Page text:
According to the CDC1, COVID ‘rebound’ is characterized by a recurrence of symptoms after initial recovery and may be a part of the natural history of SARS-CoV-2 infection in some patients, regardless of antiviral treatment or vaccination status. However, viral SARS-CoV-2 rebound has not been well characterized across different subpopulations or large cohorts outside clinical trials. The uncertainty may have led to under-utilization of nirmatrelvir/ritonavir (NMV-r) treatment (PaxlovidTM) in infected patients.
A new Real-World Evidence (RWE) analysis conducted by Helix using our Viral Early Warning Network (ViEW NetworkTM) in partnership with Pfizer analyzes the rate of viral SARS-CoV-2 rebound in patients treated with NMV-r compared to untreated patient populations.
The research was presented as a poster during IDWeek in October 2023 in Boston, MA. IDWeek is an annual meeting that gathers infectious disease professionals from around the globe to talk about the latest scientific research and clinical care.
A real-world dataset for examining rebound
From a total clinical data set of >1.1M RT-qPCR test results over a period of two years, the researchers built a cohort consisting of >30K ‘high-frequency testers,’ tokenized and linked to healthcare claims data of antiviral prescriptions from a retail pharmacy-based setting.
The patient population was testing at a high frequency (three tests within 28 days of first positive test and median interval of no more than 10 days between tests), including at least one positive test. Patients were divided into antiviral treated and untreated groups based upon the prescription filled data.
This is the first study to combine testing data with claims data to generate RWE about viral rebound following SARS-CoV-2 infection.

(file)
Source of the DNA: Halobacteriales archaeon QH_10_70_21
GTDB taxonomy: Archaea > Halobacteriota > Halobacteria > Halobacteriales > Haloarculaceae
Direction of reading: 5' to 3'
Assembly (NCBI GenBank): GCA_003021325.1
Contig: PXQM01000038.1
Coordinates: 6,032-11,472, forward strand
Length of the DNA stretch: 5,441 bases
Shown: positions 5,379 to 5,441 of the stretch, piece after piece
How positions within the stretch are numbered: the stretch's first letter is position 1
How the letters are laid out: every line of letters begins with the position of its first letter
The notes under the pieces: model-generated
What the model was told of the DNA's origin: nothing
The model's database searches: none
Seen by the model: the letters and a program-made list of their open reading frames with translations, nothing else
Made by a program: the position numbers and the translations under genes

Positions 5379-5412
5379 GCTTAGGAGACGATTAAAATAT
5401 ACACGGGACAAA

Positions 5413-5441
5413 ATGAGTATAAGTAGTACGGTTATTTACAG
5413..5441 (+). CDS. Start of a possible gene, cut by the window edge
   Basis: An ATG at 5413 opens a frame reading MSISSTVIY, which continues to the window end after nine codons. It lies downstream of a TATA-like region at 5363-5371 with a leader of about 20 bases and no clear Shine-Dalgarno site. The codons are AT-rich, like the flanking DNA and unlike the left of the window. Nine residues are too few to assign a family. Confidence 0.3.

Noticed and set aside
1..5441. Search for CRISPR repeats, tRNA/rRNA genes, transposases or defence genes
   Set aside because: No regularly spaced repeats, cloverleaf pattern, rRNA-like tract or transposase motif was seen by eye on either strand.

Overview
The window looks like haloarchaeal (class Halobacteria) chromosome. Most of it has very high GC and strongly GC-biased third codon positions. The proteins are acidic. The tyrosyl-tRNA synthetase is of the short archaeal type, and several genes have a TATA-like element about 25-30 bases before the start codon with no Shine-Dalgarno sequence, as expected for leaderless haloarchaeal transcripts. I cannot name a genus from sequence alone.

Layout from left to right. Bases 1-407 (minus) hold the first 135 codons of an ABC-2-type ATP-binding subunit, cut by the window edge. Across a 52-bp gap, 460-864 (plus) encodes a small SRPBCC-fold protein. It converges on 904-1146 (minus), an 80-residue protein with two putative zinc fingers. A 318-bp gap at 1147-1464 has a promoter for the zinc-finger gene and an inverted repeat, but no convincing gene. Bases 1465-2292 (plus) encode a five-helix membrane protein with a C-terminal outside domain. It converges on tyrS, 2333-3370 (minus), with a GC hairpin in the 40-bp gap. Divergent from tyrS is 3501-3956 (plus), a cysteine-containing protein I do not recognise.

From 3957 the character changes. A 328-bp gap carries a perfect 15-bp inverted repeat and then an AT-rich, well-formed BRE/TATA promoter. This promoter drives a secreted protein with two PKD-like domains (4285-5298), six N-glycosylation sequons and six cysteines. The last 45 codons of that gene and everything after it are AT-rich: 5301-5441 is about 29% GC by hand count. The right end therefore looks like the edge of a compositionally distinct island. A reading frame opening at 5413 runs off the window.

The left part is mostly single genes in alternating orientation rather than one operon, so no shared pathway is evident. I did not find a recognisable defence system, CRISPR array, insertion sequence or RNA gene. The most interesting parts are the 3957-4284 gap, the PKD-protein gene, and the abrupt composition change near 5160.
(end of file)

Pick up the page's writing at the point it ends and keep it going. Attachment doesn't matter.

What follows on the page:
Viral rebound rates and key takeaways
A. The research showed that SARS-CoV-2 rebound occurs at a numerically higher rate in NMV-r treated infections (3.5%) compared to untreated infections (1.5%) over the same time period.
B. Hospitalization rates were higher in untreated high-risk patients (1.9-2.0%) compared to NMV-r treated (0%). Although the sample sizes for patients treated with NMV-r and/or patients exhibiting rebound are small, hospitalization for treated patients occurred with similar frequency in pre-Omicron infections with and without viral rebound.
C. Most occurrences of SARS-CoV-2 rebound are associated with low viral RNA levels and rarely result in progression to severe disease.
Download the poster from IDWeek 2023 to learn more about this study.
RWE insights have never been more important in drug and vaccine research. Our ViEW NetworkTM generates a unique real-world datastream consisting of prospective and retrospective EHR from in/outpatients presenting with respiratory infections, linked to high-quality viral sequence data for ~30 respiratory viruses. To learn more about how this data can support your research goals, get in touch with us here.
- COVID-19 rebound after Paxlovid treatment. CDC. HAN; 467. May, 24, 2022